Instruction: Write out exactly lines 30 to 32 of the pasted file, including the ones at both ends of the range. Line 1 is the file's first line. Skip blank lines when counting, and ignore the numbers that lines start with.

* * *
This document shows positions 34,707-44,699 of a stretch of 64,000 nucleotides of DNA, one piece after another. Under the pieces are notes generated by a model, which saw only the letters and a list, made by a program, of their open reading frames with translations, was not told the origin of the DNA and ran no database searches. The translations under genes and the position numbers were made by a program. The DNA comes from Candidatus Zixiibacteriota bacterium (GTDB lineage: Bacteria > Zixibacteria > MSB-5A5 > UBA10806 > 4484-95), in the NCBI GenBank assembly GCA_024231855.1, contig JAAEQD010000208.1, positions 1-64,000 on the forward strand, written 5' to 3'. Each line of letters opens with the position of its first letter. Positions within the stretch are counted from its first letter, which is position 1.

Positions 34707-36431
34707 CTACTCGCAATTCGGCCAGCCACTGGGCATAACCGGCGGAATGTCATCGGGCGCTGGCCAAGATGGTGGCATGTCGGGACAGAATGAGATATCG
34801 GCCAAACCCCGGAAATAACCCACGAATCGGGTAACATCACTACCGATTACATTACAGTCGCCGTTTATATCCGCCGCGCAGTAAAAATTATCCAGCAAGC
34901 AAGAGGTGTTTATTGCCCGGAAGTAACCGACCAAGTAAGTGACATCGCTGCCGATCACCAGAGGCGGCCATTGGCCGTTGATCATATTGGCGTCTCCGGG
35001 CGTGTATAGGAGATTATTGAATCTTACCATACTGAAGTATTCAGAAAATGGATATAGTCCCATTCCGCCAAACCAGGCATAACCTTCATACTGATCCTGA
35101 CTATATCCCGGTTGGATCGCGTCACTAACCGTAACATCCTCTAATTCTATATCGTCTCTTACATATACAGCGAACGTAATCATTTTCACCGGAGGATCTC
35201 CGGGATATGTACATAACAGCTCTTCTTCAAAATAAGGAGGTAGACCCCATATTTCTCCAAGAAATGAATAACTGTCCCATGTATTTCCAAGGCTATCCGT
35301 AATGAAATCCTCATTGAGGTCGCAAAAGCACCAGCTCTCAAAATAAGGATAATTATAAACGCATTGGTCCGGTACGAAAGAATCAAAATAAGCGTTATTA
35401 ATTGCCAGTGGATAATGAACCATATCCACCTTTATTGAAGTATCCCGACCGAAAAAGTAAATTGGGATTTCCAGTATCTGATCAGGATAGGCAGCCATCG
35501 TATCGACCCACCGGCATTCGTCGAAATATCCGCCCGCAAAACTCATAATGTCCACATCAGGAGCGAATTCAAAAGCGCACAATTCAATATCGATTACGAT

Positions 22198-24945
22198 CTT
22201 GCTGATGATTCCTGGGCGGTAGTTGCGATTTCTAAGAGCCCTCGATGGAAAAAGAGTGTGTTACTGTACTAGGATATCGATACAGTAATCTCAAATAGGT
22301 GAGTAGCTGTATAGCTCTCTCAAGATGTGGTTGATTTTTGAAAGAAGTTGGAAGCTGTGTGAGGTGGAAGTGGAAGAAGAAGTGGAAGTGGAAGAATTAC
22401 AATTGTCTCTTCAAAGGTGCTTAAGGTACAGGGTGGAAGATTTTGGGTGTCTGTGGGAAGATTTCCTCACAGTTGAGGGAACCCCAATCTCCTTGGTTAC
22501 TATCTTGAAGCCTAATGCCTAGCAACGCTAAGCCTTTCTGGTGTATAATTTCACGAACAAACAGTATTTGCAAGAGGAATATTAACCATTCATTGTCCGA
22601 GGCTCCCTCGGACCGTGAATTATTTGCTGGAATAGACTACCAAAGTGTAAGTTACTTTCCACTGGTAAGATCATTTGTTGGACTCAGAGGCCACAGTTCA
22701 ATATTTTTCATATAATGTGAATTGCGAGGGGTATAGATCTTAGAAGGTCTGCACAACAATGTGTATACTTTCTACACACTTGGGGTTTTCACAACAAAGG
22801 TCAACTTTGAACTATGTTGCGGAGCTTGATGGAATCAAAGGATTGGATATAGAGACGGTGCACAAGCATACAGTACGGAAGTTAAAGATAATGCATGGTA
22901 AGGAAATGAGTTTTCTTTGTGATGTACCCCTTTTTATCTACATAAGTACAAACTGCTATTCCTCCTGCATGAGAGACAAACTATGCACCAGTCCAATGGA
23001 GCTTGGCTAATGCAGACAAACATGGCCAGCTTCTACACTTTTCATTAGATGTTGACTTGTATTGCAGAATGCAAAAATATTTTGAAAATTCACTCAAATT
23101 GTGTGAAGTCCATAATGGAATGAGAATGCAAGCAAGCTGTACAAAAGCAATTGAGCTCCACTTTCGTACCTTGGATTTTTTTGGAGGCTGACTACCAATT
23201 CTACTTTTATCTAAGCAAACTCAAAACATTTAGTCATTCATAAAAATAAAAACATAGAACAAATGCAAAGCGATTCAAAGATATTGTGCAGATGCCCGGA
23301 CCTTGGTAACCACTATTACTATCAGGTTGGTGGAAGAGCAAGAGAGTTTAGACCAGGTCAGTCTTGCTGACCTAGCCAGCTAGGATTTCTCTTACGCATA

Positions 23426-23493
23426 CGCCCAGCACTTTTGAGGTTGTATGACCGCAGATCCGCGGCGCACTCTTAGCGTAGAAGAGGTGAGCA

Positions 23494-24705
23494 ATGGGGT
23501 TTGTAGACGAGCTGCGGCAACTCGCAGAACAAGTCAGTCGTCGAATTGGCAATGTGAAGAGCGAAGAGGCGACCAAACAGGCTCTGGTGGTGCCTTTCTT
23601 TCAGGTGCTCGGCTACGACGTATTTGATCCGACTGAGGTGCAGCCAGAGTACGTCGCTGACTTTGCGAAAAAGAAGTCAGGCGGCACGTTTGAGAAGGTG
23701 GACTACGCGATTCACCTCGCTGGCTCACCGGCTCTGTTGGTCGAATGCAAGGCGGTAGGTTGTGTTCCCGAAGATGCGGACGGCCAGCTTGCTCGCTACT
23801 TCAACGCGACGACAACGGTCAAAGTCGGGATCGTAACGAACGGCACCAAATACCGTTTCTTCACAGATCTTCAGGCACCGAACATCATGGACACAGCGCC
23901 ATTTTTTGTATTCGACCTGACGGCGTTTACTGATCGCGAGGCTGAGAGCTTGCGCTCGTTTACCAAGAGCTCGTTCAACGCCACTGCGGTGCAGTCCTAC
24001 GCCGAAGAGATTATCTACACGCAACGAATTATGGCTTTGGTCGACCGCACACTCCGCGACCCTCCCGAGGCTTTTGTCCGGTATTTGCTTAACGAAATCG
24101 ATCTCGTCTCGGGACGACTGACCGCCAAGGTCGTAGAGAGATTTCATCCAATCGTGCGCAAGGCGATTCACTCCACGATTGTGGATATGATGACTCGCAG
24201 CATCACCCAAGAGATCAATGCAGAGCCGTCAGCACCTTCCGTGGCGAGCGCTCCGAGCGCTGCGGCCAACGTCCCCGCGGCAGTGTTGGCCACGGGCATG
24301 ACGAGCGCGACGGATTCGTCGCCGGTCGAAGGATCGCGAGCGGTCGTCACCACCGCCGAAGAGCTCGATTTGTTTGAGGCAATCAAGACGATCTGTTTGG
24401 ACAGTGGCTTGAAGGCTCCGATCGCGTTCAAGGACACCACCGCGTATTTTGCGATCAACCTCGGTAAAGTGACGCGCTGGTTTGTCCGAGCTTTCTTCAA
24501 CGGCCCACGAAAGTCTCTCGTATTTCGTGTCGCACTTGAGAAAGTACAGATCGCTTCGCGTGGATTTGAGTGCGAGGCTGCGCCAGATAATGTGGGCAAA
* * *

23501 TTGTAGACGAGCTGCGGCAACTCGCAGAACAAGTCAGTCGTCGAATTGGCAATGTGAAGAGCGAAGAGGCGACCAAACAGGCTCTGGTGGTGCCTTTCTT
23601 TCAGGTGCTCGGCTACGACGTATTTGATCCGACTGAGGTGCAGCCAGAGTACGTCGCTGACTTTGCGAAAAAGAAGTCAGGCGGCACGTTTGAGAAGGTG
23701 GACTACGCGATTCACCTCGCTGGCTCACCGGCTCTGTTGGTCGAATGCAAGGCGGTAGGTTGTGTTCCCGAAGATGCGGACGGCCAGCTTGCTCGCTACT